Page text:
Τρίτη, 24 Μαΐου 2011
Two badges for the Ascot Racecourses
by Dr. Stavros Arvanitopoulos, Curator of Athens City Museum - Vouros-Eutaxias Foundation
There is a festive celebration in Great Britain this year for the 300 year anniversary of the foundation by Queen Anne of the courses in Ascot, an estate which belongs (together with the neighbouring Windsor Castle) to the Crown.
The Museum's Collections comprise two badges for the Royal Enclosure, the most prominent of the three enclosures of the site, surrounding (and, at the same time, protecting from the "mob", according to documents of that era) the Royal Box since its construction in 1845. Until the first decades of the 20th century, access to it was allowed exclusively to guests of the King/Queen, which were obliged to follow a quite restrictive dress code and a series of "unwritten rules", referring particularly to women.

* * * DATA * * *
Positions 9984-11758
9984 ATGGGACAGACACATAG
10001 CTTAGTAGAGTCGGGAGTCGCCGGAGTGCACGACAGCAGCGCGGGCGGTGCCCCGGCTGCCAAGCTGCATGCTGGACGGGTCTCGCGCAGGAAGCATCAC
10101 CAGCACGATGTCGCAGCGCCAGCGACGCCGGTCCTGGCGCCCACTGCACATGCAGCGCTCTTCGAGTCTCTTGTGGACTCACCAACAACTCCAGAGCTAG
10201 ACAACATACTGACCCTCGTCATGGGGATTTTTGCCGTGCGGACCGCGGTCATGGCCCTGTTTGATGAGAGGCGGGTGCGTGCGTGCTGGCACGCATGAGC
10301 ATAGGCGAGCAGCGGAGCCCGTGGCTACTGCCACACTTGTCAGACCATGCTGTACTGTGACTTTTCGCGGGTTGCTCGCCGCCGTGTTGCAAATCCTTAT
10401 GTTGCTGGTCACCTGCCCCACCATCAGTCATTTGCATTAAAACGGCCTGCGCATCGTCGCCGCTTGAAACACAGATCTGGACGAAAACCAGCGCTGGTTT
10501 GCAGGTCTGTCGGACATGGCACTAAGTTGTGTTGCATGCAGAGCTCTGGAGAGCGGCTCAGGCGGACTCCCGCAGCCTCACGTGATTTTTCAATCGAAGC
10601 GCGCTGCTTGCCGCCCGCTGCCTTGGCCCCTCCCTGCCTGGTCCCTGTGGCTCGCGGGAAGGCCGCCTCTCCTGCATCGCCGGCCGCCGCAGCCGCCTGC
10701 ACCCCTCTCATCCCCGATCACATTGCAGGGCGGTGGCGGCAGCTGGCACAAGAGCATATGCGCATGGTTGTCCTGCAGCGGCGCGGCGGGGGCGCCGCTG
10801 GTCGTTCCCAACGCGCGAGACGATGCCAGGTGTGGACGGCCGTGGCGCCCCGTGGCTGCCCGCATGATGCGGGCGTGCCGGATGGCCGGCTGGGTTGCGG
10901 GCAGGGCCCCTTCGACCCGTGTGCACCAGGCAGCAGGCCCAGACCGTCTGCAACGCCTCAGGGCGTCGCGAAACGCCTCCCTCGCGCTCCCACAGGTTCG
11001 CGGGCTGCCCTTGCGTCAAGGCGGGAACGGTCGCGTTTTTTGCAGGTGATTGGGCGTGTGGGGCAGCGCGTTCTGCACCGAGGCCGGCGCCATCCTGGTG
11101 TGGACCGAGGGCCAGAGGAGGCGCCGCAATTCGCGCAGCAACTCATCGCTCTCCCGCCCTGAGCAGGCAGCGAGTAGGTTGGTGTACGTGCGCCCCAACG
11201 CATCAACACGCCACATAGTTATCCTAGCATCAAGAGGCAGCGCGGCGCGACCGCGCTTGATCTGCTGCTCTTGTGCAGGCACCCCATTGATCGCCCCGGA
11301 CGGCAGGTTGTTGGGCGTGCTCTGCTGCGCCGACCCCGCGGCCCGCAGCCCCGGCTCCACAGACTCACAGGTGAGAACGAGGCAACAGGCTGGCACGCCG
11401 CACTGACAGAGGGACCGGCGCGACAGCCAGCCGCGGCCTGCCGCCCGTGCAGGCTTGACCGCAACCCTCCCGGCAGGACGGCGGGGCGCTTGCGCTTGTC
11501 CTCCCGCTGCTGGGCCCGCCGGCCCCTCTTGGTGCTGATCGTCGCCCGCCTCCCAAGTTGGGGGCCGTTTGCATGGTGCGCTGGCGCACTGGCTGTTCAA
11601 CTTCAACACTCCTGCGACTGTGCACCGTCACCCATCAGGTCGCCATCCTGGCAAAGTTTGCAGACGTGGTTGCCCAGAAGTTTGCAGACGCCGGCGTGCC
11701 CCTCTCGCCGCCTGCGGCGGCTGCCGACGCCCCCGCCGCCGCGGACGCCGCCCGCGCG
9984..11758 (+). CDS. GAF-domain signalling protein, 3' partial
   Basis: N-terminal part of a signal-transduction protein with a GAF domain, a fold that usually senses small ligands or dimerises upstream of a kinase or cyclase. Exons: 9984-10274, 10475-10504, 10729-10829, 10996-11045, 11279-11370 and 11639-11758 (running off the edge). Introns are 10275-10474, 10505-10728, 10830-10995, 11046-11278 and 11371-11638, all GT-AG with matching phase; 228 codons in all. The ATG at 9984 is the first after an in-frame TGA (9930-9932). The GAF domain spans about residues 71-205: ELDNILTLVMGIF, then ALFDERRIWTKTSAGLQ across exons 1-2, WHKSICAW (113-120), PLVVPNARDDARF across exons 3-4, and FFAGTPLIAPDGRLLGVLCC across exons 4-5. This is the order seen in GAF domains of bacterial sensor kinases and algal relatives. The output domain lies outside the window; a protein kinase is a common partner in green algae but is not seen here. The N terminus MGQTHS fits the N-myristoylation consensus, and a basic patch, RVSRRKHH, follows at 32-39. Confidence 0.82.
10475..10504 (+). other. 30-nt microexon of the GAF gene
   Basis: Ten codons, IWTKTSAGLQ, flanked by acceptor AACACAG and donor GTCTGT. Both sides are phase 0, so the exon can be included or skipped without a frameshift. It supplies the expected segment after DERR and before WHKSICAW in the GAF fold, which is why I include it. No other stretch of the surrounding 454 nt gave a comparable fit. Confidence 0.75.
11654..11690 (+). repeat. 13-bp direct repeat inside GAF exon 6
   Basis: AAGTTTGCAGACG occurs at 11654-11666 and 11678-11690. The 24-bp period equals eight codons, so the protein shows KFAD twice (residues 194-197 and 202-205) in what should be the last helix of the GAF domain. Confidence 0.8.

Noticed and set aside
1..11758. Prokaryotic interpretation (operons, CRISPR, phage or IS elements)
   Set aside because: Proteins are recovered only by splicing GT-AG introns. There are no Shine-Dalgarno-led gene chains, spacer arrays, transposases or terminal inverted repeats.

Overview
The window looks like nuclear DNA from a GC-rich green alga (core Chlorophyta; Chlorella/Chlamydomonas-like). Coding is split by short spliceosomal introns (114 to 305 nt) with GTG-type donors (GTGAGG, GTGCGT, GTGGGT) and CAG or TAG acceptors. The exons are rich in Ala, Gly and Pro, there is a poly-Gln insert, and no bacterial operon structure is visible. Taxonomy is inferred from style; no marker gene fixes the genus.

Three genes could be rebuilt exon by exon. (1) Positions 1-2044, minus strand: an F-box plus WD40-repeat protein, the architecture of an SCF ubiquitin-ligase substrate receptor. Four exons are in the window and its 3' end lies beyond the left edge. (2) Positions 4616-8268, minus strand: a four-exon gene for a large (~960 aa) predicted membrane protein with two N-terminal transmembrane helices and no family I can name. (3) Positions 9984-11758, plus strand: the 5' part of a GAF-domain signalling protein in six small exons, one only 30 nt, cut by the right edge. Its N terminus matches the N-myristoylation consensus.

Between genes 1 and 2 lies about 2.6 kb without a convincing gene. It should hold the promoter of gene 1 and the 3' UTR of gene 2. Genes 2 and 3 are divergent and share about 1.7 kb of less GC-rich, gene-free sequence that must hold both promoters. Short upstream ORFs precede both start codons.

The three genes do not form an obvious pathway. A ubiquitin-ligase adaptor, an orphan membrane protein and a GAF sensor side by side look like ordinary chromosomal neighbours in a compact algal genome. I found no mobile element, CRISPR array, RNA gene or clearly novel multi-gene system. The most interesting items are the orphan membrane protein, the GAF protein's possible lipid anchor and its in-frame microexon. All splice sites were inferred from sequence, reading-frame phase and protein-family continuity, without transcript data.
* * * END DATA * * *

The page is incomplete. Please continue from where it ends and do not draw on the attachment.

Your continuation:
The Museum's badges were kept in an envelope bearing the inscription: "Ascot 1912/ Royal Enclosure/ belonging to Misses/ Aik. Vourou/ and Maria Vourou/ (later Dousmani)". Two of Konstantinos Vouros' daughters, Maria (married to admiral Sophocles Dousmanis in 1915) and Aikaterini, sisters of Zenovia (mother of the Museum's founder, Lambros Eutaxias) managed to acquire in 1912 the –then, as well as now– coveted badges. Since the Vouros family belonged to the upper strata of the Greek society of that time, the two sisters naturally participated in one of the leading social events of belle époque Europe, as guests of the English sovereign. Unfortunately, the cheerful, carefree world that Ascot racecourses represented was brutally destroyed just two years later. Through the outcome of the First World War, Europe in its entirety and eventually the whole world were transformed, being violently introduced to the 20th century.